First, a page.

by Kathleen McGunagle
At a 2008 Freshman Convocation for the Catholic University of America, English professor Michael Mack delivered an address entitled: “Why Read Shakespeare?”: A Real Question and the Search for a Good Answer.” In his thoughtful address, Professor Mack emphasizes Shakespeare’s relevance to basic human existence.
“[Shakespeare] is for anyone who is interested in navigating the real world,” Mack asserts. “By getting to know Shakespeare, you have a tremendous opportunity for getting to know yourself.”
Other blogs, articles, and columns (including one shy thread on Yahoo! Answers) cite Shakespeare’s use of complex characters, brilliant lyric, intriguing plots, and the plays’ historicity. Lars Nilsen, in Badass Digest, even goes so far as to say: “You should read Shakespeare because he tells a better story than any other author, any filmmaker, anyone at all, because he tells your story.”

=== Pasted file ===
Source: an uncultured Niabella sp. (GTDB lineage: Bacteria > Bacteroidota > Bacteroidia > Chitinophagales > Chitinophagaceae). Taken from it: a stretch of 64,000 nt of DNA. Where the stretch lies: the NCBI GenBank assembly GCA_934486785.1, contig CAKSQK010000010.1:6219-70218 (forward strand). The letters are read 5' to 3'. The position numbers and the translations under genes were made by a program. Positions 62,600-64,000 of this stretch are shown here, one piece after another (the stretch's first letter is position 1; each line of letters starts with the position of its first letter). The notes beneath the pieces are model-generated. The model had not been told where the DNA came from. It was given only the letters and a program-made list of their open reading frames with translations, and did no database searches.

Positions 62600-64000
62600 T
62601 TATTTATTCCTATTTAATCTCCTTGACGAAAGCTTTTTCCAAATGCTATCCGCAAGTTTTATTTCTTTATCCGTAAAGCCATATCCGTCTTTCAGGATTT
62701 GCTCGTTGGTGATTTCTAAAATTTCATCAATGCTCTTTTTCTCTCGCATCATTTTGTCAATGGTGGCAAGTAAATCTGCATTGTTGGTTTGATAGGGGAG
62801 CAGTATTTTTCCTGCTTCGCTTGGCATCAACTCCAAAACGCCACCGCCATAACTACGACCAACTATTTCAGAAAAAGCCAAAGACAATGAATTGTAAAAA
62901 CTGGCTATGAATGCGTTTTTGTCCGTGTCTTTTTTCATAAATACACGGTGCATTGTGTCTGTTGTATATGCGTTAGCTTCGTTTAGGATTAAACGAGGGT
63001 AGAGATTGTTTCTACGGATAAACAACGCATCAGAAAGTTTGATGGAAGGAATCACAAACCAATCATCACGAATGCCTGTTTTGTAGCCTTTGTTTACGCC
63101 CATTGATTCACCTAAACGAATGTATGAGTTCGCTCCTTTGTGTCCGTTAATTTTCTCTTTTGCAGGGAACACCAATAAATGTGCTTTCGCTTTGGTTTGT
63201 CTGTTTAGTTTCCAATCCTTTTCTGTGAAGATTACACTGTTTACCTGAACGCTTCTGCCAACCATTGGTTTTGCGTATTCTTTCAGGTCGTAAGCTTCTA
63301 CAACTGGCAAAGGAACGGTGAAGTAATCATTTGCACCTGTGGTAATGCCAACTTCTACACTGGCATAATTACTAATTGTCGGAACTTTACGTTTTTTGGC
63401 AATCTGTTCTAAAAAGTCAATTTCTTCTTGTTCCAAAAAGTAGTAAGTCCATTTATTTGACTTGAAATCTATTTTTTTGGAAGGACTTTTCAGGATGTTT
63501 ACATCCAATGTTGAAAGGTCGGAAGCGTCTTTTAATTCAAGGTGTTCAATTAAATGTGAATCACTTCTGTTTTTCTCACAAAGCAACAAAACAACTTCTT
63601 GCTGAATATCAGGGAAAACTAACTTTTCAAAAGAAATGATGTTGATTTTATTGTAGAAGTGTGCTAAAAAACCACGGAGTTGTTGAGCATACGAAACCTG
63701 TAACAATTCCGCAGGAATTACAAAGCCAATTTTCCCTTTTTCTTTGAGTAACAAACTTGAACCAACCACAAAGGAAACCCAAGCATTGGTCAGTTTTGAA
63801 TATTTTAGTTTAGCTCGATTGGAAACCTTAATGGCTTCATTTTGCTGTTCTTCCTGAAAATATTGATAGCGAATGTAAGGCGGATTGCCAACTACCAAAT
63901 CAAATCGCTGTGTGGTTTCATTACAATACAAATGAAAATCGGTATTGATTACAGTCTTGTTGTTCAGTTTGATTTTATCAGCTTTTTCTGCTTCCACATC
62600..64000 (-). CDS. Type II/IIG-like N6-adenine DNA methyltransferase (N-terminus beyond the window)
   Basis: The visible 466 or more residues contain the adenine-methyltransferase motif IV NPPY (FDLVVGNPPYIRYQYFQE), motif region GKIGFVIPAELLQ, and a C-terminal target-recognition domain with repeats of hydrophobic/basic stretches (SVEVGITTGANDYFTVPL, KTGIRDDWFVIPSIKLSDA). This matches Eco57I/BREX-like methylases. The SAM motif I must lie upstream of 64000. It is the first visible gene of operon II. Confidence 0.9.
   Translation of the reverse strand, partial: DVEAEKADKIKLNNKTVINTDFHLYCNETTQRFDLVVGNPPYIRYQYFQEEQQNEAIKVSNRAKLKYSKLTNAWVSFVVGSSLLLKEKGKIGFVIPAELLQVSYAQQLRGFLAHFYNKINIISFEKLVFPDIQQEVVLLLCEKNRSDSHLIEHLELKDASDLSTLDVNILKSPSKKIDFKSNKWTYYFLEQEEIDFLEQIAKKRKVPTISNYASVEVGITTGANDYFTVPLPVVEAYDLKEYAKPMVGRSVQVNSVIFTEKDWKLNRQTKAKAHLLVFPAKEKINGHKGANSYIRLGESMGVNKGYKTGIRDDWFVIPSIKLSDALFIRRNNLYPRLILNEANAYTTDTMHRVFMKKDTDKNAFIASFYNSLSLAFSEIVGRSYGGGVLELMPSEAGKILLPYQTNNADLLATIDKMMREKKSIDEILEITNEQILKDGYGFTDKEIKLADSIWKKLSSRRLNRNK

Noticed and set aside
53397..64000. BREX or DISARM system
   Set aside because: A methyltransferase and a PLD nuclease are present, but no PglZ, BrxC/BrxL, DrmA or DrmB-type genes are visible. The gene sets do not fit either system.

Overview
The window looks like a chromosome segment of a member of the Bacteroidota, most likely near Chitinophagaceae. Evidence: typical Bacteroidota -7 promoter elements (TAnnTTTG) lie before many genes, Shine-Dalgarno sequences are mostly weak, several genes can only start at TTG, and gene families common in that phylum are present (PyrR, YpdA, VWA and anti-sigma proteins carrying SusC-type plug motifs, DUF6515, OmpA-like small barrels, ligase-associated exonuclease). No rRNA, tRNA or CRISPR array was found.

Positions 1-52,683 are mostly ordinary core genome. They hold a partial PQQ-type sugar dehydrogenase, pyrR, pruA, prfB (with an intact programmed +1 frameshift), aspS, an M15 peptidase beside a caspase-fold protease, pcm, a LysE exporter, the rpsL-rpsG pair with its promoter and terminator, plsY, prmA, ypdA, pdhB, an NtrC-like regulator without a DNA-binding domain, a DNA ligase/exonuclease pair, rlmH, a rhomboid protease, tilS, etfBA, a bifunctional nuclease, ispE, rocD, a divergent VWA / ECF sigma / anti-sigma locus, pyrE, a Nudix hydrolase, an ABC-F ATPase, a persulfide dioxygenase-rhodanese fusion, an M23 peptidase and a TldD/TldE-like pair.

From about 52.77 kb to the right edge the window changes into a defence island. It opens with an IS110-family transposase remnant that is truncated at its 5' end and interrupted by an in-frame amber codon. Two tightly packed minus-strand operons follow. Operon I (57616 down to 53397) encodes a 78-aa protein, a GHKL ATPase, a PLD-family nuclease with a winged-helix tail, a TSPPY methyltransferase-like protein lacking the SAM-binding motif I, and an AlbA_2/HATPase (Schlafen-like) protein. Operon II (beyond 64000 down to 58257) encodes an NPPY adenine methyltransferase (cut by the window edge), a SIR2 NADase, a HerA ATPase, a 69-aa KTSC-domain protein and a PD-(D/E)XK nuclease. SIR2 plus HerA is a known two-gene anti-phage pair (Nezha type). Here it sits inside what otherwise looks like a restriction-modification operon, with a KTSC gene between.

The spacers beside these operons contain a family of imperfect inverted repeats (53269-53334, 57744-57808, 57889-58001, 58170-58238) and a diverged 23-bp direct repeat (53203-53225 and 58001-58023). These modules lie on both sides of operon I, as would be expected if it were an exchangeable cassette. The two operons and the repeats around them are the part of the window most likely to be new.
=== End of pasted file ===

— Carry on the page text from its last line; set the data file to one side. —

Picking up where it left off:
But at the end of the day, why should you pick up that dusty copy of Much Ado About Nothing? Why soldier through the life-and-death pondering of Hamlet? What do a pair of star-crossed lovers have anything to do with the 21st century with its i-phones and i-schedules and i-don’t-have-time-for-xyz’s?
Everything. Professor Mack is right: Shakespeare teaches you about the world, particularly the one that will be opening up for you very soon. College. And I don’t just mean in English 101.
[Continue reading to learn about HOW Shakespeare teaches you about the world]